Efforts To Unify The Christian Church and Churches of Christ – Melvin Sapp

The church is a spiritual body of baptized believers who unite under the authority of Jesus Christ and his New Testament. This glorious body was in the mind of God the Father from eternity to contain the redeemed through the gospel of Jesus Christ (Eph. 3:8-11). The church is the house of God that was prophesied by Isaiah 700 years before its establishment upon the earth (Isa. 2:2-3) and was promised by Jesus (Matt. 16:13-19). Jesus built his church as promised and on Pentecost of 33 A.D. the terms of entrance were proclaimed to Jews gathered from every nation under heaven (Acts 2:1-5, 36-38). The gospel was preached to Jews first, then to the Gentiles and everybody were united in one body of Christ (Acts 13:42-48; I Cor. 12:12-14; Eph. 4:3-6; Gal. 3:26-28).

The church has gone through several apostasies and divisions over the centuries. Men in positions of leadership would introduce ideas and proposals that are of human origin and that conflict with the New Testament of Jesus Christ (Acts 20:28-32). One division that occurred in the 1800s was over the Missionary Society, mechanical Instruments of music and men fighting in the Civil War.

The first of these controversies was the Missionary Society. “Cooperation Meetings” were advocated for in the Millenial Harbinger by Alexander Campbell in 1831-32. The intent was to cooperate in supporting local evangelist where financial support was lacking. Walter Scott, Jacob Creath, Jr., Tolbert Fanning and others opposed these meetings as unscriptural and that the New Testament had ordained elders to oversee the work of evangelism, not a separate society. The Missionary Society was never fully accepted by the church but was tolerated as brethren differed on the subject.

The Civil War (1861-1865) pitted the Northern brethren against the Southern brethren as it required taking up arms against one another. The South seceded from the Union when Abraham Lincoln became president over fear of abolishing slavery, taxes and state’s rights. Many popular preachers taught that it was sin to fight in the military and others leaned on patriotism as justification for taking up arms. This farther divided the brethren as many from the North also supported the Missionary Society.

During the same time mechanical instruments of music were introduced at Midway, Kentucky by L.L. Pinkerton using a small melodeon in 1860. The instrument was being defended on the grounds of “expediency” to improve the singing. J.W. McGarvey, Moses Lard, Benjamin Franklin, David Lipscomb and others opposed their use in the worship of the church. Most of the churches that used the instruments were in the North and the combination of these forces brought a division what would later be recognized as two separate bodies, the Christian Church and the Churches of Christ.

In the 1900’s these bodies have grown even farther apart. Most Christian churches still support the various societies, use mechanical instruments of music, and have preachers who serve as “pastors” and wear the title “Reverend.” Women are ordained as preachers and serve in other positions of leadership in various organizations. In the latter part of the 1900’s unity summits were held in various places seeking to unite the Christian Church with the Churches of Christ. Most of these meeting brethren were invited who were willing to compromise on matters of faith for union. They treated matters of faith as if they were matters of opinion. The instrument was accepted as an opinion and those who opposed it were called legalist. Faithful brethren were willing to use the New Testament as our faith and pattern to determine fellowship based on truth (Rom. 10:17; Jno. 8:31-32). In matters of expediency, freedom is allowed as long as it is supported by a generic command. Those who have departed from the doctrine of Christ are encouraged to return for unity sake (II Jno. 9-11).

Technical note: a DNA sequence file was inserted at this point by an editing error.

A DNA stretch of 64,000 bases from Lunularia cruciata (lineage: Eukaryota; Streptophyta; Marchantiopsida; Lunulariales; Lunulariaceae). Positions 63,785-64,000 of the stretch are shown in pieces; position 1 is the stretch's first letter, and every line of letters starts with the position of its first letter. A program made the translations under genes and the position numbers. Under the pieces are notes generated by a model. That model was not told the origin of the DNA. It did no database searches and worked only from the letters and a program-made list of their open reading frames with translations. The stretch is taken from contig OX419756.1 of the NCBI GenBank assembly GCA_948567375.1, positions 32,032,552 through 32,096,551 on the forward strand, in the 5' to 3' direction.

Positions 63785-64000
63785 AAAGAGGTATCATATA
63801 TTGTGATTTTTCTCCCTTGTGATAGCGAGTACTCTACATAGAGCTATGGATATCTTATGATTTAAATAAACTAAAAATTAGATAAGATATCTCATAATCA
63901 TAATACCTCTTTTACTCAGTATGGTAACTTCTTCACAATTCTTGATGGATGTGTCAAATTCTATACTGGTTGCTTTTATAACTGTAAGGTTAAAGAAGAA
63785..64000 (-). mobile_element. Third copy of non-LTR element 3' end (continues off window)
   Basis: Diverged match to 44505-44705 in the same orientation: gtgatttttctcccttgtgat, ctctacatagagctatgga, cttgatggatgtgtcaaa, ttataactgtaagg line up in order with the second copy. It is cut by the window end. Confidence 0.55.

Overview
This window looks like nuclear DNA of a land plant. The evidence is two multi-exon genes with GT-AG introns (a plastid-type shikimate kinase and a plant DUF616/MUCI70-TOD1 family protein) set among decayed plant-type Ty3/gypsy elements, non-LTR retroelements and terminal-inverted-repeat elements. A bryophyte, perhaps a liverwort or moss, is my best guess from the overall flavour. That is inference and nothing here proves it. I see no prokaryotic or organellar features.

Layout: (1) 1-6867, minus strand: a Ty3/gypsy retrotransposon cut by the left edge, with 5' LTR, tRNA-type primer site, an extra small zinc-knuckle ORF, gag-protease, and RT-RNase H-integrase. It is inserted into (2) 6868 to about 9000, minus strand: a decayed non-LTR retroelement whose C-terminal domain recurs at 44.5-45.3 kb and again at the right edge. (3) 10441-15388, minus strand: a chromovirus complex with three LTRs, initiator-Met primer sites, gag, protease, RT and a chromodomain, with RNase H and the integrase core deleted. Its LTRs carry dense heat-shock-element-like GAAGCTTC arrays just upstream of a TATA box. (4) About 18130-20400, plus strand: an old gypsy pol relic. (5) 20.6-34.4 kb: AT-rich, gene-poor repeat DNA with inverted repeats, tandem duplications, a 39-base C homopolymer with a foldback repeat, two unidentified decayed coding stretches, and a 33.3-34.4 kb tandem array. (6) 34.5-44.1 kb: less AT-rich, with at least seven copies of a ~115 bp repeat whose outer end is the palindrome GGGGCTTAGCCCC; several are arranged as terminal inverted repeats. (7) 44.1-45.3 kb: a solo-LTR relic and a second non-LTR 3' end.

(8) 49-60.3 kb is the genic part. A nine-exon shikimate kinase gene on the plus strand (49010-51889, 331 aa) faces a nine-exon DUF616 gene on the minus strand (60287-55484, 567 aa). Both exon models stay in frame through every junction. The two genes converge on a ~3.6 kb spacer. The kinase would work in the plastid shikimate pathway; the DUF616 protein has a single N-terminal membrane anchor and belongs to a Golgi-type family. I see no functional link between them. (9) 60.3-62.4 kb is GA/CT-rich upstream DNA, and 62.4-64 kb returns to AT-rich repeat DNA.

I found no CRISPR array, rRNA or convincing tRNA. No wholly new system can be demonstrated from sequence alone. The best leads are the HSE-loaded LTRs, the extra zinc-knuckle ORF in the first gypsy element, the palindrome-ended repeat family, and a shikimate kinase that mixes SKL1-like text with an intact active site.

How has a desire for unity negatively affected the Churches of Christ in the area of evangelism?

Those who sought unity were willing to compromise on the fundamental teachings of the New Testament. Compromise seeks growth by union or by absorption. Union would bring congregations into our number without having to evangelize the “unchurched.” If union was accepted between the Christian Church and the Churches of Christ, compromises will have to be made on societies, instrumental music, women preachers, fellowshipping with denominations and organizations that are set up to do the work of the church. The Churches of Christ would look more like the Christian Church than vice versa. If we can fellowship the Christian Church with all of its innovations and perversions, why can’t we seek unity among denominations that have as many innovations? The Christian Church looks more like many of the mainstream denominations than it looks like mainstream Churches of Christ.

Another effect of the desire for unity with the Christian Church is the failure of many to recognize the saved from the lost. Jesus said that it is not enough to be religious, but one must be right (Mat. 7:21-23). Many who are religious are not doing the Father’s will, but what they want to do. Yet, Jesus will refuse to claim at the judgment those who have twisted, altered, perverted or changed the will of the Father. Paul exhorts us to prove all things before accepting them as doctrine and practice (I Thess. 5:21). The apostle John charges us to test, examine, scrutinize and try everyone who teaches the word of God (I Jno. 4:1). If we fail to see those outside the Lord’s church as lost, there will be no motivation or interest in doing evangelism. If God is going to tolerate the religious errors of the Christian Church, why would he not overlook the errors of the denominations?

We don’t have to be self-righteous or insulting to those who are lost, but we are commissioned to go to them and preach the gospel unto them (Mk. 16:15-16). Paul felt the urgent need to preach the gospel to the Jews who were religious, but ignorant of God’s righteousness (Rom. 10:1-3). He was just as eager to preach the gospel to the Gentiles as well (Rom. 1:14-16). Let us not allow compromise or apathy to hinder us from carrying out the “Great Commission” (Mat. 28:18-20)!

Melvin Sapp is the minister and an elder for the Kingsbury Road Church of Christ in Sumter, SC.  He is also Director of the Central Carolina School of Preaching.